One night, the family hosted a dinner for visiting Chilean sailors.  Over the course of the evening, the sailors encouraged George to join them on their journey back home, an offer he eagerly accepted.  But the next morning, he began to doubt his decision, until Gertrude stepped in—wanting her husband off her coattails for several months—and goaded George into going, telling him that the respectable thing for him to do would be to stay in San Francisco and find a job.  George practically fled to the ship, but mere days into the trip, he died from kidney failure.  His body was returned to the Atherton home, pickled in a barrel of rum.  When the butler pried open the barrel, he said, “I know he’ll haunt me for the rest of my days.”

But decades later, when famed psychic, Sylvia Brown, held a session in the Atherton House, she only sensed three female spirits, who “just don’t like men.”  “One keeps saying, ‘This is my dwelling,’” she said.  With no proclaimed knowledge of the previous owners, Brown went on to describe these spirits using details that fit Dominga, Gertrude, and Carrie.  Right before ending her session, Brown felt a male presence, a pale and frail spirit.  Poor George is ineffectual even in death.

This story got me wondering about other homes in San Francisco.  Many of them are old.  Most of them are well-maintained.  How many of them have equally haunting histories?  If I did some digging around about my own home, an old Victorian, what kind of sordid past would I dig up?  Maybe it’s best if I just leave those ghosts alone.

Haunted San Francisco–San Francisco Columbarium

“In the midst of life we are in death.”

Nowhere is this quote more poignant than in the San Francisco Columbarium, where it is inscribed beneath the stained glass window of an elegant woman.

The Columbarium, built in 1898, is the last fragment of a cemetery that once stretched for 167 acres into what is now the Inner Richmond neighborhood—a reminder that there were once numerous cemeteries within San Francisco, before pressure from city expansion forced officials to move all the bodies to Colma.  The Columbarium now stands majestically at the end of a quiet cul-de-sac, Loraine Court.  Its Neo-classical columns and patinaed copper dome tower over the nearby homes.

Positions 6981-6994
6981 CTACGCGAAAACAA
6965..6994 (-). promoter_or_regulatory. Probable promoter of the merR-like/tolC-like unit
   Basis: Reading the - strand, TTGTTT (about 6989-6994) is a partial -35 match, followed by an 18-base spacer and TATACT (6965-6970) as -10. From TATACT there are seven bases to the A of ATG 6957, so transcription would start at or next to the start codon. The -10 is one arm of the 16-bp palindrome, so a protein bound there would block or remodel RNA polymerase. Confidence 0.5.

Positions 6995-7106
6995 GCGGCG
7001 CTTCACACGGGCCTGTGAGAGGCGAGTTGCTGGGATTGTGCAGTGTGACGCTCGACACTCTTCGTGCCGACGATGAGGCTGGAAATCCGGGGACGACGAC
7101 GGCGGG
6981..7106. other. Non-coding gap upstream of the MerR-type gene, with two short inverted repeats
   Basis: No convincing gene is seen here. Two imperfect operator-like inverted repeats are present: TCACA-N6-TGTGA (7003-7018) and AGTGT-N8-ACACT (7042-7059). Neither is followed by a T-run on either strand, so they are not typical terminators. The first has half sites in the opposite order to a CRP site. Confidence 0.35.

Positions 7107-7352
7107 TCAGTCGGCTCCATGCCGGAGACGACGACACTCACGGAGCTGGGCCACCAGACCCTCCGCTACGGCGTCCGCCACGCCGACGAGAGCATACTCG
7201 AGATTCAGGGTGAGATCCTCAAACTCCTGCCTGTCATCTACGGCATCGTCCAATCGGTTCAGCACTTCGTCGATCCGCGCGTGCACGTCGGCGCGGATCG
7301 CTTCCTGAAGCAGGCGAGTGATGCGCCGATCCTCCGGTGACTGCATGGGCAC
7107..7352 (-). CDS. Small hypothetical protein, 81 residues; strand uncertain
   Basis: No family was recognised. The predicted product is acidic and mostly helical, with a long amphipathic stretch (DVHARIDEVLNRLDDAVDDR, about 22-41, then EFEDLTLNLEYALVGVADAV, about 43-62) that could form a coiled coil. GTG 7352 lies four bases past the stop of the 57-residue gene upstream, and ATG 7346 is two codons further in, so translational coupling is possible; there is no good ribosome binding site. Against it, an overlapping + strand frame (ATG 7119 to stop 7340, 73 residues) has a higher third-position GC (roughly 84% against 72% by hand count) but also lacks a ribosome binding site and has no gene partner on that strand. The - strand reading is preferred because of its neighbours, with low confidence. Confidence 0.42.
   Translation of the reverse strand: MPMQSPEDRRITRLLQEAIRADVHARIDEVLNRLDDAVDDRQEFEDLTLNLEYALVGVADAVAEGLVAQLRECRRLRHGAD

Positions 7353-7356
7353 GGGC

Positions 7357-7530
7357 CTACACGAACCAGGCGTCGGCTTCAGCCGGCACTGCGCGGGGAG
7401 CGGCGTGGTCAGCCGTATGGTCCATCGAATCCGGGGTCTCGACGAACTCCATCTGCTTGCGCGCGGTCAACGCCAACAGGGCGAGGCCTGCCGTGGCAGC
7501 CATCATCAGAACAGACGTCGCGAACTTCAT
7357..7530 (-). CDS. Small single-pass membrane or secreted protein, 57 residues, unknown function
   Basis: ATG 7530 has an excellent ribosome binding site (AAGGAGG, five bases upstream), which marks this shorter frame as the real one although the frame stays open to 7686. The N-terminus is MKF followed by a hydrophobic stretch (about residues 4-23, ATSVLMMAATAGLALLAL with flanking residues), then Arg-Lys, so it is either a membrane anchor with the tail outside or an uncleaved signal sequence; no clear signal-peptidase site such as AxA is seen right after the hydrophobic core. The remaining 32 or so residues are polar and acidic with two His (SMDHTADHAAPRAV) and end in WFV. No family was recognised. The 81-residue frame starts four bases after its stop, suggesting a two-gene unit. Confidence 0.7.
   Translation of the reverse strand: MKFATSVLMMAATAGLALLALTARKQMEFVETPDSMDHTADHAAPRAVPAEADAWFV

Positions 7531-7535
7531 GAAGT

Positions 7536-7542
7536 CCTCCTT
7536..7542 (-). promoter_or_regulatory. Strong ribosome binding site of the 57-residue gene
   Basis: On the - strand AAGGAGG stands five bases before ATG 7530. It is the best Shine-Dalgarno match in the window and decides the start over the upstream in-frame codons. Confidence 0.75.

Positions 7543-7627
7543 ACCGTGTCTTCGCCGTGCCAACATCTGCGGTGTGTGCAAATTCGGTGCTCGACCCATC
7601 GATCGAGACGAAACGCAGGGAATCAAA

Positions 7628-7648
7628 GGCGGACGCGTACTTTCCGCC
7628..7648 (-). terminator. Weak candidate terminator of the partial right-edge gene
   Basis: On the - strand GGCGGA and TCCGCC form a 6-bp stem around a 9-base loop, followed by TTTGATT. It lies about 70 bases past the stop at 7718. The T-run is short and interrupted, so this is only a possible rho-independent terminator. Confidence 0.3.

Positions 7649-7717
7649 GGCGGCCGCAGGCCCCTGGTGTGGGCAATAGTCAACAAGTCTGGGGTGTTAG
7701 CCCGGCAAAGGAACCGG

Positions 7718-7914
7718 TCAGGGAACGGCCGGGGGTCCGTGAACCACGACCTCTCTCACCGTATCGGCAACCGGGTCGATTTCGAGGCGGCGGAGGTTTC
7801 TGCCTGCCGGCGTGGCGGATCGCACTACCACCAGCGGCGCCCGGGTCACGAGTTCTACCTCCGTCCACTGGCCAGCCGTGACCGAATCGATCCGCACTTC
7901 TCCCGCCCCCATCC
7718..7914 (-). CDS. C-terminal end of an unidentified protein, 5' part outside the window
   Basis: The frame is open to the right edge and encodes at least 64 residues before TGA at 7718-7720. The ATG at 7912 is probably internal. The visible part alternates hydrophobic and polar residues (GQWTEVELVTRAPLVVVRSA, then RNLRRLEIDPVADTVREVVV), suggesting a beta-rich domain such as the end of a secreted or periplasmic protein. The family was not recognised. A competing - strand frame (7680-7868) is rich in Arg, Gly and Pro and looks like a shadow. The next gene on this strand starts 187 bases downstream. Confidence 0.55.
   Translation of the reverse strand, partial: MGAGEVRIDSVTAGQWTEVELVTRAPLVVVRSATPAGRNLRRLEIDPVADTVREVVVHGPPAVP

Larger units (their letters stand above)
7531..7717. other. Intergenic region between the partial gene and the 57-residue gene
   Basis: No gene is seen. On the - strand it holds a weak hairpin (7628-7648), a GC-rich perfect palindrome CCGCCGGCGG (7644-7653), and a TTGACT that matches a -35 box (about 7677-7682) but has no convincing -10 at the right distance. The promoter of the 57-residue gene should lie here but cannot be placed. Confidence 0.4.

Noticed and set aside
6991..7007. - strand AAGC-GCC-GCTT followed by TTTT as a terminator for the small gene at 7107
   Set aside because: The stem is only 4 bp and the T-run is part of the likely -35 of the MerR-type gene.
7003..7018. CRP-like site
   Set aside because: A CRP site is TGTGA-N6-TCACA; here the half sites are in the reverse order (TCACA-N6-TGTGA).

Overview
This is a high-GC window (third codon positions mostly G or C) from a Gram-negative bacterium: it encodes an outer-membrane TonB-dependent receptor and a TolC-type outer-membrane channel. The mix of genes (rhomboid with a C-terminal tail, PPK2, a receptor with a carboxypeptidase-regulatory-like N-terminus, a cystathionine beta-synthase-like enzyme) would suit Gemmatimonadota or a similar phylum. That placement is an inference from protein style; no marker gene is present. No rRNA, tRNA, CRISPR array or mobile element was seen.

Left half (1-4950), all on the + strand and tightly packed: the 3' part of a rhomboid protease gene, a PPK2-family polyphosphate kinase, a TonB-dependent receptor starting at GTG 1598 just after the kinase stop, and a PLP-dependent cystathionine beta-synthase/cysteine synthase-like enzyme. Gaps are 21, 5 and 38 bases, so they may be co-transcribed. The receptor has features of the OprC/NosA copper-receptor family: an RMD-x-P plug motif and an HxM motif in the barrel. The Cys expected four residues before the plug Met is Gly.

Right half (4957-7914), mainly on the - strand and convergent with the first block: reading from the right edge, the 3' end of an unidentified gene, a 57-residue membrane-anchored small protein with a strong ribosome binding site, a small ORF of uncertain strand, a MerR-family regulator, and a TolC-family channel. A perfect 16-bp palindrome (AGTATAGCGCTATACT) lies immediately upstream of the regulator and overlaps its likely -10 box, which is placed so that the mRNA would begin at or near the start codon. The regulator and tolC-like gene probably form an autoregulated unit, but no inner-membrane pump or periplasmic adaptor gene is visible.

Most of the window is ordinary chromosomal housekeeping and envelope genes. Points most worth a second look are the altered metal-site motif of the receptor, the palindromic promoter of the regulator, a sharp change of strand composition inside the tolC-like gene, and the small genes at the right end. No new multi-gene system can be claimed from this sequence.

My reasons for visiting the San Francisco Columbarium were twofold.  A building devoted to housing cinerary urns—with over 8,000 niches lining four floors— was too interesting to pass up.  And the building is said to be haunted.

It has been reported that the caretaker, Emmitt Watson, speaks of the ghost of a little girl who haunts the building near the niche where her ashes remain sealed in her urn.  Another account tells of a woman who felt a hand on her back while visiting the Columbarium.  When she turned, no one was there, but a white hand print appeared on her shirt.

On my visit, I didn’t see a little girl’s ghost and I didn’t feel a hand on my back, though their accounts weighed on my mind.  However, I did experience a closeness to the departed that I’ve never felt in any cemetery.  Most of the niches in the round building are fronted with clear glass, granting full view of the urns, many dating back to the early 1900’s.  Most urns are brass; others are ornate porcelain.  One niche holds two ceramic Elvis Presley busts.  Several contain memorabilia exhibiting the interests and passions of those whose ashes are at rest: little figurines of cats and dogs, tiny bottles of vodka or whiskey, or favorite books.  The niches vary in size, some are large enough for an entire family, others are shoe-box size cubbyholes.  Empty niches, many of which are marked reserved, await Death’s next victims.

I went to the Columbarium in search of ghosts.  Though I didn’t encounter any, the closeness I felt to the deceased will haunt me forever.